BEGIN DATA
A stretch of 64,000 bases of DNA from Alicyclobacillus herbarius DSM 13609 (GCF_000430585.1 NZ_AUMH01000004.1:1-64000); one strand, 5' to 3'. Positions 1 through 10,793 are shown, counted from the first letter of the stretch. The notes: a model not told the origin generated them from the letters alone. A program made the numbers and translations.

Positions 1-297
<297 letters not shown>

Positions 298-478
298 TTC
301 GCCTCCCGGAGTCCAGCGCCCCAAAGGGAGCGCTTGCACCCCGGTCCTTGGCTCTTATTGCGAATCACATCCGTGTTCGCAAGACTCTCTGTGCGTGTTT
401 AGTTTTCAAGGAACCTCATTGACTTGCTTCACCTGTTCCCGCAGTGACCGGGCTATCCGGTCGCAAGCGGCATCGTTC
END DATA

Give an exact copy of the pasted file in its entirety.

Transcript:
A stretch of 64,000 bases of DNA from Alicyclobacillus herbarius DSM 13609 (GCF_000430585.1 NZ_AUMH01000004.1:1-64000); one strand, 5' to 3'. Positions 1 through 10,793 are shown, counted from the first letter of the stretch. The notes: a model not told the origin generated them from the letters alone. A program made the numbers and translations.

Positions 1-297
<297 letters not shown>

Positions 298-478
298 TTC
301 GCCTCCCGGAGTCCAGCGCCCCAAAGGGAGCGCTTGCACCCCGGTCCTTGGCTCTTATTGCGAATCACATCCGTGTTCGCAAGACTCTCTGTGCGTGTTT
401 AGTTTTCAAGGAACCTCATTGACTTGCTTCACCTGTTCCCGCAGTGACCGGGCTATCCGGTCGCAAGCGGCATCGTTC